Table Of Contents
- About the editor
- About the book
- Advance Praise for Women, Feminism, and Pop Politics
- This eBook can be cited
- Introduction: Hillary Clinton From “Bitch” to “Badass” (Karrin Vasby Anderson)
- Part I: Digital Politics and Embodied Feminism(s)
- 1. Reimagining Feminist Dissent: Memetic Celebration and “The Notorious R.B.G.” (Katie L. Gibson)
- 2. Smart and Authentic: “Amy Poehler’s Smart Girls” and Mediating Authentic Girls (Belinda Stillion Southard)
- 3. #TransIsBeautiful: The Polymediated, Intersectional Feminism of Laverne Cox (Danielle M. Stern)
- 4. Feminist Comedy’s Blond Badass: Amy Schumer and the Limits of White Feminism (Valerie R. Renegar / Lacy Lowrey / Kirsti Cole)
- Part II: Feminist Political Parody, Satire, and Infotainment
- 5. “How Is This Still a Thing?” The Materialist Feminism of Last Week Tonight With John Oliver (Mary Douglas Vavrus)
- 6. How to Be “Fierce as F*&!”: Full Frontal’s Angry Feminist Satire (Tasha N. Dubriwny)
- 7. Late Night’s Funny Feminists: The Women of The Daily Show, Satire, and Postfeminism (Alyssa Samek)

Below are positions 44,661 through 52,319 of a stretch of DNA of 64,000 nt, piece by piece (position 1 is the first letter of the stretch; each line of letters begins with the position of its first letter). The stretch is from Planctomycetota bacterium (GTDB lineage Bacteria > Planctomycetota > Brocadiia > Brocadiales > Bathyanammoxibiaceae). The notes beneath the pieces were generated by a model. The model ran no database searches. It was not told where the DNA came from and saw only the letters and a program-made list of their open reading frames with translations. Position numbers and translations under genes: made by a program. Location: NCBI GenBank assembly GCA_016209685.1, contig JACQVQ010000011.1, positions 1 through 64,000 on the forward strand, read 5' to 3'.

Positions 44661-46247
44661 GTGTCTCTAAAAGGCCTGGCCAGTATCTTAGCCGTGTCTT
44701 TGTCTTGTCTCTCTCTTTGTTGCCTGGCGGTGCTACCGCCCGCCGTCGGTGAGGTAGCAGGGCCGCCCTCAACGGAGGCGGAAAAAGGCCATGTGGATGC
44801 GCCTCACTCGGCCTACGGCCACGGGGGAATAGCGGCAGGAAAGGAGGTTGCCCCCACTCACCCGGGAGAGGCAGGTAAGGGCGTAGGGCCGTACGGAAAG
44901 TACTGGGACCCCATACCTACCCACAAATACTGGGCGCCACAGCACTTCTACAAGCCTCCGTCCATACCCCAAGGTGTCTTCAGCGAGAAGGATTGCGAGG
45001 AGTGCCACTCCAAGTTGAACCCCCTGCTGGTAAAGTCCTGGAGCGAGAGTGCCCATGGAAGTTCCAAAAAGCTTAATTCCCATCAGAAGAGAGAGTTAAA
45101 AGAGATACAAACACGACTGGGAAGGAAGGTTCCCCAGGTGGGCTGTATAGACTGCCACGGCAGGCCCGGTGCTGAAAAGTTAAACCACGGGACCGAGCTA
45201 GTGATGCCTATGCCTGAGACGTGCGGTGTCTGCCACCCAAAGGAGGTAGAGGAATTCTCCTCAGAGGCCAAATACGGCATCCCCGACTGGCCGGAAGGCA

- 8. Relying on or Repudiating Stereotypes: Saturday Night Live Parodies of Presidential Candidate Hillary Clinton (Erika Falk)
- Part III: Feminist Politicians in Prime Time
- 9. The Good Wife’s Fatalistic Feminism: Televised Feminist Failures in Work/Life Balance, Romance, and Feminist Alliances (Michaela D.E. Meyer)
- 10. The Two Madam Secretaries: Elizabeth McCord, Hillary Rodham Clinton, and Mimetic Representations of Twenty-First Century Feminism (Allison M. Prasch)
- 11. The Badass and the President: Scandal’s Prime-Time Presidency (Carrie M. Murawski / Tasha N. Dubriwny)
- 12. Burlesquing the Veep: Veep’s Absurdist Rejection of Female Presidentiality (Kristina Horn Sheeler)
- 13. “Yes We Can’t Not. Knope.”: Parks and Recreation and the Promise of Comic Feminist Parody (Karrin Vasby Anderson)
- Conclusion: Political Women and the Power Paradox: The Case of Hillary Clinton (Shawn J. Parry-Giles)